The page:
Occidental's reliance upon Kelly Asphalt Block Co. v. Brooklyn Alcatraz Asphalt Co., 190 A.D. 750, 180 N.Y.S. 805 (2d Dept. 1920), modified, 232 N.Y. 304, 133 N.E. 899 (1922), and Porcella v. Kramrisch, 59 N.Y.S.2d 349 (N.Y.City Ct.1945), is misplaced. In Kelly, the Court held that the plaintiff had authorized and remitted funds to the defendant in payment of debts owed, and therefore could not seek to recover those funds merely because an action to recover on the debts would have been foreclosed by the statute of limitations. Kelly, supra, 190 A.D. at 756-59, 180 N.Y.S. at 810-12. The Porcella court held only that a judgment creditor could recover sums subject to a garnishee execution issued prior to the defendant's bankruptcy for the time period between the debtor's discharge in bankruptcy and the vacatur of the garnishment order, because under New York law at that time a garnishment order remained effective until it was directly modified or vacated. Porcella, supra, 59 N.Y.S.2d at 351. Neither of these cases provide guidance in a case where, as here, a creditor, in defiance of explicit instructions from its debtor, misappropriates both a substitute letter of credit and the original letter of credit which it knew was to be superseded by that substitute letter of credit.[5]

*182 Moreover, it is clear that Occidental was in fact unjustly enriched. A conclusion that a party has been unjustly enriched requires a common sense evaluation of the circumstances of the transfer in light of the relationship between the parties, the opportunities for unfairness and overreaching, and equitable principles. See McGrath v. Hilding, 41 N.Y.2d 625, 629, 363 N.E.2d 328, 331, 394 N.Y.S.2d 603, 606 (1977); Sharp v. Kosmalski, 40 N.Y.2d 119, 123, 351 N.E.2d 721, 724, 386 N.Y.S.2d 72, 76 (1976).

Occidental's argument that it was not unjustly enriched merely because it received what it was lawfully due ignores commercial reality and must be rejected. The fact is that Occidental was not entitled to draw on both sets of letters of credit, and in so doing it gained an unfair advantage over other creditors who saw fit not to engage in similar conduct. The preference that it wrongfully obtained over those creditors clearly constitutes the kind of unjust enactment which equitable principles should foreclose. Indeed, it would be hard to justify, as a matter of commercial policy, rewarding Occidental for its wrongful conduct at the expense not only of Cambridge, but of other creditors who did not seek to unfairly obtain additional collateral by the simple expedient of ignoring the explicit conditions upon which that collateral had been received.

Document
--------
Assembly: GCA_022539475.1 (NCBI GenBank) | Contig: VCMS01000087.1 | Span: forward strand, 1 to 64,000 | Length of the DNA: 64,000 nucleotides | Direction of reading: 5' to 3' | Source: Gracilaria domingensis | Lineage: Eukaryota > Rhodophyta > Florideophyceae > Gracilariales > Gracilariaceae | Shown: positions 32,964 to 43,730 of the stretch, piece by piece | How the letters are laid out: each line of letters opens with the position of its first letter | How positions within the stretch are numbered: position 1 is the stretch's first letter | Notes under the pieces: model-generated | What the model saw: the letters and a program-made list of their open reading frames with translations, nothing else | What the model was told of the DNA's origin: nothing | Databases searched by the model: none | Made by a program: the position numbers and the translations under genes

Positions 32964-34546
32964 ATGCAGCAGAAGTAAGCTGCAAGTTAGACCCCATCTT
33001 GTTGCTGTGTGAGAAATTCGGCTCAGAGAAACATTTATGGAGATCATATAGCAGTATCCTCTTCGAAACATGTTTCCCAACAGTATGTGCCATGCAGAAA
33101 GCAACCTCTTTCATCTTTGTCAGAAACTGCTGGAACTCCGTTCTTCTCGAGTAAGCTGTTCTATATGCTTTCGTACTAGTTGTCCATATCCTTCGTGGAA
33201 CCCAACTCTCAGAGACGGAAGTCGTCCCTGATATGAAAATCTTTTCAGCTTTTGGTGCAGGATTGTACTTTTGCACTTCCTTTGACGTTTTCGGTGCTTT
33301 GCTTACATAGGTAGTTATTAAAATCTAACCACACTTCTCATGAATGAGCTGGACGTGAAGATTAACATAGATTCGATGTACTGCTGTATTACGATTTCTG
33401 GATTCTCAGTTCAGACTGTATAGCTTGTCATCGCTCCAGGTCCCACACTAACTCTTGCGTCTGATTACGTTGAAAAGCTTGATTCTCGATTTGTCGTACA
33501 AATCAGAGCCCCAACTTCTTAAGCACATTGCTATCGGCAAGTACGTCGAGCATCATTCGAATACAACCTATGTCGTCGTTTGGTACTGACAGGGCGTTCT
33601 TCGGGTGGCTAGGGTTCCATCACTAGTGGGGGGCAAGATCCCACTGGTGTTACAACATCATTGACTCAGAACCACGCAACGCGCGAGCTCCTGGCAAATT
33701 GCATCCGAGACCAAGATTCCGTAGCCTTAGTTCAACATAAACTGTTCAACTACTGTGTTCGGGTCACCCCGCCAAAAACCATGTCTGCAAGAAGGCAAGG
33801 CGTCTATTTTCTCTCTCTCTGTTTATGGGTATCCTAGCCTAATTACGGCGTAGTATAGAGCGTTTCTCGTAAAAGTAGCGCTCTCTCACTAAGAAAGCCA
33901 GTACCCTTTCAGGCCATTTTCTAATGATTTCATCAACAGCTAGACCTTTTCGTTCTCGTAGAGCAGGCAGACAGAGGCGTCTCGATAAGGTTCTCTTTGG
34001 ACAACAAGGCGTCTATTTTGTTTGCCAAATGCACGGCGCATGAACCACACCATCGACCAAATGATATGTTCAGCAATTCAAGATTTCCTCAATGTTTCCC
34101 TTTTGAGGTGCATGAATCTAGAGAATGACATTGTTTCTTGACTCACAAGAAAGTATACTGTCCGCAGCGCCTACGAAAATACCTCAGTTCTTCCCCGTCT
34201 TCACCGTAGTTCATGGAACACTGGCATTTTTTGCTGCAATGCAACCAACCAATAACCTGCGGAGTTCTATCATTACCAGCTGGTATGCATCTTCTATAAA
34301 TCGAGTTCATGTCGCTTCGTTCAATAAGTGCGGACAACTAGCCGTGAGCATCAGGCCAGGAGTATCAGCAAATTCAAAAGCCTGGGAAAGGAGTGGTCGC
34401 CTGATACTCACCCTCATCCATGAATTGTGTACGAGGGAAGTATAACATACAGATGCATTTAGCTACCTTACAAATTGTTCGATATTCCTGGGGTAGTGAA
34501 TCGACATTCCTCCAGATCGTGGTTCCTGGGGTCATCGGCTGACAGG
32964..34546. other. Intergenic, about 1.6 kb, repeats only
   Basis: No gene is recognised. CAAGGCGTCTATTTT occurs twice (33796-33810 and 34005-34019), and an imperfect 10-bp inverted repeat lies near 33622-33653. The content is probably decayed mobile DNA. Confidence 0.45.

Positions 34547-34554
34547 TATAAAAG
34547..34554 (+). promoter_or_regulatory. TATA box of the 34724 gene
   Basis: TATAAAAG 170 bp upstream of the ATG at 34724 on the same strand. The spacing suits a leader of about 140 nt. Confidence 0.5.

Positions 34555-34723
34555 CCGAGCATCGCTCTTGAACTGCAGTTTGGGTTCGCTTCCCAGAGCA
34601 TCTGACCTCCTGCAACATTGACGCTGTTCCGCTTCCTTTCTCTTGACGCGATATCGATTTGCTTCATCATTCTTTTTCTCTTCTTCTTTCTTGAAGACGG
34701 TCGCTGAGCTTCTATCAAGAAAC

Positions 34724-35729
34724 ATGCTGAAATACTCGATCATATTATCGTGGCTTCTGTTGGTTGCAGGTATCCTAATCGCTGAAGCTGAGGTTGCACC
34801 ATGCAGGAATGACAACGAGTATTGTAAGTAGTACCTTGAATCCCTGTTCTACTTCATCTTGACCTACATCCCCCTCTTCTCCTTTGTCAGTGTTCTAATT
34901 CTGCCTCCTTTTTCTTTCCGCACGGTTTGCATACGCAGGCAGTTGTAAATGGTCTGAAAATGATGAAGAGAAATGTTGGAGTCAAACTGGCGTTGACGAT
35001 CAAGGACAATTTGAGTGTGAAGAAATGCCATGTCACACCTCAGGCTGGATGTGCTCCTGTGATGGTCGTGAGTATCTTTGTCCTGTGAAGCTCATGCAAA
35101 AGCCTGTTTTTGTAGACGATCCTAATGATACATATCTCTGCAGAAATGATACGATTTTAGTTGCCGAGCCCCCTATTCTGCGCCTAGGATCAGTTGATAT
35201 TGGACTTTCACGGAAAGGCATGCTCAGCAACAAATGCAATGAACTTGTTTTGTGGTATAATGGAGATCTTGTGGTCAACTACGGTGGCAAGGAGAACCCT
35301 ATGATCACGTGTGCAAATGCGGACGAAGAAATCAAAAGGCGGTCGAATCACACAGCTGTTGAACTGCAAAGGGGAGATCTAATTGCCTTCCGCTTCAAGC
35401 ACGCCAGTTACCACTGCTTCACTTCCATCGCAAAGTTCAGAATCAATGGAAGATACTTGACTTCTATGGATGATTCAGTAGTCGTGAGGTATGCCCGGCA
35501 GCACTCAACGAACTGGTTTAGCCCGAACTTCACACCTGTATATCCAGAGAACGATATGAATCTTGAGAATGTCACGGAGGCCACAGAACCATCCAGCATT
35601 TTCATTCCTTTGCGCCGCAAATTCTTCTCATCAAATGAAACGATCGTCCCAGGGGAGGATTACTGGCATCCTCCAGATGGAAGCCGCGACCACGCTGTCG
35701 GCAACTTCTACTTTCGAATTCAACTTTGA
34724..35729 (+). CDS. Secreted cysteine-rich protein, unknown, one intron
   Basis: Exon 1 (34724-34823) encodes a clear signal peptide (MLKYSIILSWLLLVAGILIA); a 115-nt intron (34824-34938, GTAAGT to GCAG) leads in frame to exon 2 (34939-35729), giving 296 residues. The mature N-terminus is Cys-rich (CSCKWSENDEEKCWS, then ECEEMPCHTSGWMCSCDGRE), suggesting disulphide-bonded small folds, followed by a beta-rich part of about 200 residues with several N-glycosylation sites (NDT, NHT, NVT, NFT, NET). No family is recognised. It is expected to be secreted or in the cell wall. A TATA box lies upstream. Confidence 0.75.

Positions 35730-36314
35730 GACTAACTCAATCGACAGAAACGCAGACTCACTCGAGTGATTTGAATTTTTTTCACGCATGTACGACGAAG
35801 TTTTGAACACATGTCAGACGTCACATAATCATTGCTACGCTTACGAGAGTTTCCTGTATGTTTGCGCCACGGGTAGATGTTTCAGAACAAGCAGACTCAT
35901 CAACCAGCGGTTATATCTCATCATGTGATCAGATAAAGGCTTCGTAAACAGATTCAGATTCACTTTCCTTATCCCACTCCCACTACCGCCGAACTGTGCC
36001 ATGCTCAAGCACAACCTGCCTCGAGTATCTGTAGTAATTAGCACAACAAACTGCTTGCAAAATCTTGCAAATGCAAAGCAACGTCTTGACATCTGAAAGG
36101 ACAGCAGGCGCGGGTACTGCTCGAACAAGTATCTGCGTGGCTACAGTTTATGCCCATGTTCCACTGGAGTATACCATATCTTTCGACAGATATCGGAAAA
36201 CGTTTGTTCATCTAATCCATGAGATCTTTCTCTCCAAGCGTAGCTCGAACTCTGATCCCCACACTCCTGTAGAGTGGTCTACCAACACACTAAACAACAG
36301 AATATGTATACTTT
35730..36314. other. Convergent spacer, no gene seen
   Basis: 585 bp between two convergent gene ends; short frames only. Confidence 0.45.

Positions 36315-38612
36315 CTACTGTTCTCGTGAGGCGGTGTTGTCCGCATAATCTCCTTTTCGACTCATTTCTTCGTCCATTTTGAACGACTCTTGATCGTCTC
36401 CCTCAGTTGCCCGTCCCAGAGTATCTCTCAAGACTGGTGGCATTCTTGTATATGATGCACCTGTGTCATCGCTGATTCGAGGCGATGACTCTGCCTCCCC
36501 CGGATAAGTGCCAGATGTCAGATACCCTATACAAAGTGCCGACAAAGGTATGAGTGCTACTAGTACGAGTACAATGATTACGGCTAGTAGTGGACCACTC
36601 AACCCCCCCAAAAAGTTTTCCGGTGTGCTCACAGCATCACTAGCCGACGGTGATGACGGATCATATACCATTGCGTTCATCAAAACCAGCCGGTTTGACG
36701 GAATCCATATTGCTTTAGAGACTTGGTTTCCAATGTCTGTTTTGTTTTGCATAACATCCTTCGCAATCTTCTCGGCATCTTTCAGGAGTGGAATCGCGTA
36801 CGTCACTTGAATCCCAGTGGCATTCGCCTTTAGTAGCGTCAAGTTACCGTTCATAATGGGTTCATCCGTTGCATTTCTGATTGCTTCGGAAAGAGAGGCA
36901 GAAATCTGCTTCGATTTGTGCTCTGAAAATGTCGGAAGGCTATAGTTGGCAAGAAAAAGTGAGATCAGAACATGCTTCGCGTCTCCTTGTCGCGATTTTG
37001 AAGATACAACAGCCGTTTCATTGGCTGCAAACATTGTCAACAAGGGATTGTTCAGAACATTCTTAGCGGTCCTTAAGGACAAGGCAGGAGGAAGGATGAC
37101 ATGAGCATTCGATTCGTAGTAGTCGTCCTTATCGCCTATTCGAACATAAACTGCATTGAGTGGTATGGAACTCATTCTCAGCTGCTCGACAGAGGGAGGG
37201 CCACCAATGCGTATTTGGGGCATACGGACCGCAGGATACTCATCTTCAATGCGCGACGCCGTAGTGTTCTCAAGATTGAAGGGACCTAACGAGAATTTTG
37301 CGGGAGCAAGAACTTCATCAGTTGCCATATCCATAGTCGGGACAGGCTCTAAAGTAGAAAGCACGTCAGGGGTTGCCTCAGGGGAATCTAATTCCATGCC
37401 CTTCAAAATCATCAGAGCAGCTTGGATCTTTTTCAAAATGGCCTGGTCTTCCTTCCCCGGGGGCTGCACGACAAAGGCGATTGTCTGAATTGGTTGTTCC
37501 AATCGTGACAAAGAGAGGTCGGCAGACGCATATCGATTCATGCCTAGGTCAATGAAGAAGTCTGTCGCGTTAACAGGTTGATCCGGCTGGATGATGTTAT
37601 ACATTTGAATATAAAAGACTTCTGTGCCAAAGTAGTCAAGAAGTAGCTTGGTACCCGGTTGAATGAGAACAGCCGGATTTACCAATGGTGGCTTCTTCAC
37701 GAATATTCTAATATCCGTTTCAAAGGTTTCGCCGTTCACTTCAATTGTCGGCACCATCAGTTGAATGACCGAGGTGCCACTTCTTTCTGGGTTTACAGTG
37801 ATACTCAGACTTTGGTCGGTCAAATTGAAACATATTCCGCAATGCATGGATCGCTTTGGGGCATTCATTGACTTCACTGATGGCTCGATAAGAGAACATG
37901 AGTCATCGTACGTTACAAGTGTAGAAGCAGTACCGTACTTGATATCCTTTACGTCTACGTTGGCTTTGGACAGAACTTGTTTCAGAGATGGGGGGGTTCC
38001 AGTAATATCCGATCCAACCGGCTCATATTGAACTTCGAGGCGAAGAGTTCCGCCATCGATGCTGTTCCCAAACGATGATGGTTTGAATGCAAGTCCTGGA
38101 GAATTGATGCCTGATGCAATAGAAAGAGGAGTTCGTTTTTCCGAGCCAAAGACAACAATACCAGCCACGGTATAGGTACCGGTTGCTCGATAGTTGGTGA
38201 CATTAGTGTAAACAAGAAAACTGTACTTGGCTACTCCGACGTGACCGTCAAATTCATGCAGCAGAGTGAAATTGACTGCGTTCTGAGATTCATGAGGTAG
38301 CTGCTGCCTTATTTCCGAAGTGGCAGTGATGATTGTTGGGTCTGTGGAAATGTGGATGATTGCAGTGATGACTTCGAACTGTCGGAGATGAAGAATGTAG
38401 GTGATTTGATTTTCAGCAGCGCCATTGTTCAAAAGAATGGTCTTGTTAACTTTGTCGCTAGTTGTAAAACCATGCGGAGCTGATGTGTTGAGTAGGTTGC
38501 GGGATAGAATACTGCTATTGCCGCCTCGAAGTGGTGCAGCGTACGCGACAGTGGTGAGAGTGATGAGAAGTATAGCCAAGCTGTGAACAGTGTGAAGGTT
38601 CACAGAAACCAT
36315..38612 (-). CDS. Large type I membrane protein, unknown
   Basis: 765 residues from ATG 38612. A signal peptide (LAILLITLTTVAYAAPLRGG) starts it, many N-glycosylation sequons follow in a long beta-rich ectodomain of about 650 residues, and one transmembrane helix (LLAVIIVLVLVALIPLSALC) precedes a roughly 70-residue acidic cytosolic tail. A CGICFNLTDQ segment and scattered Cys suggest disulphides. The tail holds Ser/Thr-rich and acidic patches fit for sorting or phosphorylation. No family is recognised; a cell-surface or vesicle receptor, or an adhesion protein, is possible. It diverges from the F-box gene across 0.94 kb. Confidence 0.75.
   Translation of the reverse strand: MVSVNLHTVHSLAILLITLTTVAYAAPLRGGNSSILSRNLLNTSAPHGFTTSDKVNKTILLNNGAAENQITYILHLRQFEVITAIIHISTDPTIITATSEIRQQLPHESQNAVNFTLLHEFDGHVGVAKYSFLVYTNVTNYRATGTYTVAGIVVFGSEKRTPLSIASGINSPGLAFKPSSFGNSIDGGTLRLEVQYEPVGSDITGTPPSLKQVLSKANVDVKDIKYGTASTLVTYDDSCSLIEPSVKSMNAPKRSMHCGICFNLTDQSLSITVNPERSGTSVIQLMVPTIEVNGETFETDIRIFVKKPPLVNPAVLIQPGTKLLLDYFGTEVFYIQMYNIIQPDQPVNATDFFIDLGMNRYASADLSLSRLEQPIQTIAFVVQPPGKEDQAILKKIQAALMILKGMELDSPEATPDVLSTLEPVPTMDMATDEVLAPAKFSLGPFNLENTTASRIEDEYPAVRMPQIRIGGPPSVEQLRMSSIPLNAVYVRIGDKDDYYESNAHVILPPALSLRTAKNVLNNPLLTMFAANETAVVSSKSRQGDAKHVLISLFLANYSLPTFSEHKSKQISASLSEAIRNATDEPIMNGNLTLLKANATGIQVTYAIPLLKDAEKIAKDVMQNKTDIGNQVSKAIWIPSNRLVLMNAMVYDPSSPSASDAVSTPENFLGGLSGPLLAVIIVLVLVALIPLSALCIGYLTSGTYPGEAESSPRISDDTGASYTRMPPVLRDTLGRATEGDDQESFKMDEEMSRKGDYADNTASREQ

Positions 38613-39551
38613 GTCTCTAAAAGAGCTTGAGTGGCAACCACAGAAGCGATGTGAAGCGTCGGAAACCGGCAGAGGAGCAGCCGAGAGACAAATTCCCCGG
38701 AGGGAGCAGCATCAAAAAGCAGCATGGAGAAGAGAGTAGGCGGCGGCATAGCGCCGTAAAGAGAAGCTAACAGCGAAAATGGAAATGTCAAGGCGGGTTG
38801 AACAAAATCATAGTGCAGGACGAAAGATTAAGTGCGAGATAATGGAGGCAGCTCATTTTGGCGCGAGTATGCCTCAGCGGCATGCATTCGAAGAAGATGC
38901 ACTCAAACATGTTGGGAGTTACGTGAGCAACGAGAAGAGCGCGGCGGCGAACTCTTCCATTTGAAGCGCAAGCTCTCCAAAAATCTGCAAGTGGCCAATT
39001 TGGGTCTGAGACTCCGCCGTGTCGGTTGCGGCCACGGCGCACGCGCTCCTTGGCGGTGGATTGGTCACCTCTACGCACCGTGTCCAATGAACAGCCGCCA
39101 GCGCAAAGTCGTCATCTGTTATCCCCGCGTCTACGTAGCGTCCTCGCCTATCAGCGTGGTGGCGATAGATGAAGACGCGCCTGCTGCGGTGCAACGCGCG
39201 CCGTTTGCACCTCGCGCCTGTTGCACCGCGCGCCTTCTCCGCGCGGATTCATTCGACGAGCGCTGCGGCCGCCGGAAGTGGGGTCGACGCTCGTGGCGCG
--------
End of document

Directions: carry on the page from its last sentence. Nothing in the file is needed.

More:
In sum, the windfall Occidental received by its action depleted Cambridge's estate in liquidation and violated the fundamental equitable principal of bankruptcy law[6] that creditors of the same class should share equally in any distribution from the debtor's estate. See, e.g., Begier v. Internal Revenue Service, ___ U.S. ___, ___, 110 S. Ct. 2258, 2262, 110 L. Ed. 2d 46 (1990) ("[e]quality of distribution among creditors is a central policy of the Bankruptcy Code"); In re Applied Logic Corp., 576 F.2d 952, 957 (2d Cir.1978) ("[o]ne of the dominant impulses in bankruptcy is equality among creditors") (quoting Bankruptcy Court's decision); In re Windsor Communications Group, Inc., 79 B.R. 210, 216 (E.D.Pa.1987) (adopting opinion of the Bankruptcy Court); see also Arkansas Fuel Oil Co. v. Leisk, 133 F.2d 79, 80 (5th Cir.1943) (creditor "may not secure an advantage over other general creditors of the bankrupt by its own unlawful act"). The Court therefore concludes that Occidental holds the proceeds of one set of letters of credit as constructive trustee for Cambridge's estate.

Occidental also contends that, even if it drew down upon the second set of letters of credit wrongfully and was unjustly enriched, it is entitled to set off the amount it received against Cambridge's debt to it. However, the doctrine of set-off, which allows mutual debts between a creditor and a debtor's estate to be set-off against one another, see In re Bohack Corp., 599 F.2d 1160, 1164-65 (2d Cir.1979); see generally Collier on Bankruptcy ¶ 553.04 (15th ed. 1989), is "restricted in its application by both legal and equitable principles." Windsor Communications, supra, 79 B.R. at 215; see Brunswick Corp. v. Clements, 424 F.2d 673, 675 (6th Cir.1970), cert. denied, 400 U.S. 1010, 1013, 91 S. Ct. 569, 564, 27 L. Ed. 2d 623, 623 (1971); see also Federal Deposit Ins. Corp. v. Bank of America, 701 F.2d 831, 836-37 (9th Cir.) ("set-off will not be permitted when it would be inequitable or contrary to *183 public policy to do so"), cert. denied, 464 U.S. 935, 104 S. Ct. 343, 78 L. Ed. 2d 310 (1983). Courts therefore have uniformly held that a creditor who obtains a debtor's property wrongfully is not entitled to set off their liability for that wrongful conduct against a claim that the creditor holds against the debtor. See, e.g., Brunswick Corp., supra, 424 F.2d at 676; Fore Improvement Corp. v. Selig, 278 F.2d 143, 148 (2d Cir.1960) (Friendly, J., concurring); Morris v. Windsor Trust Co., 213 N.Y. 27, 29-31, 106 N.E. 753, 754 (1914); Windsor Communications, supra, 79 B.R. at 216; Ducker v. Lohrey, 33 B.R. 973, 976 (Bankr. S.D.Ohio 1983).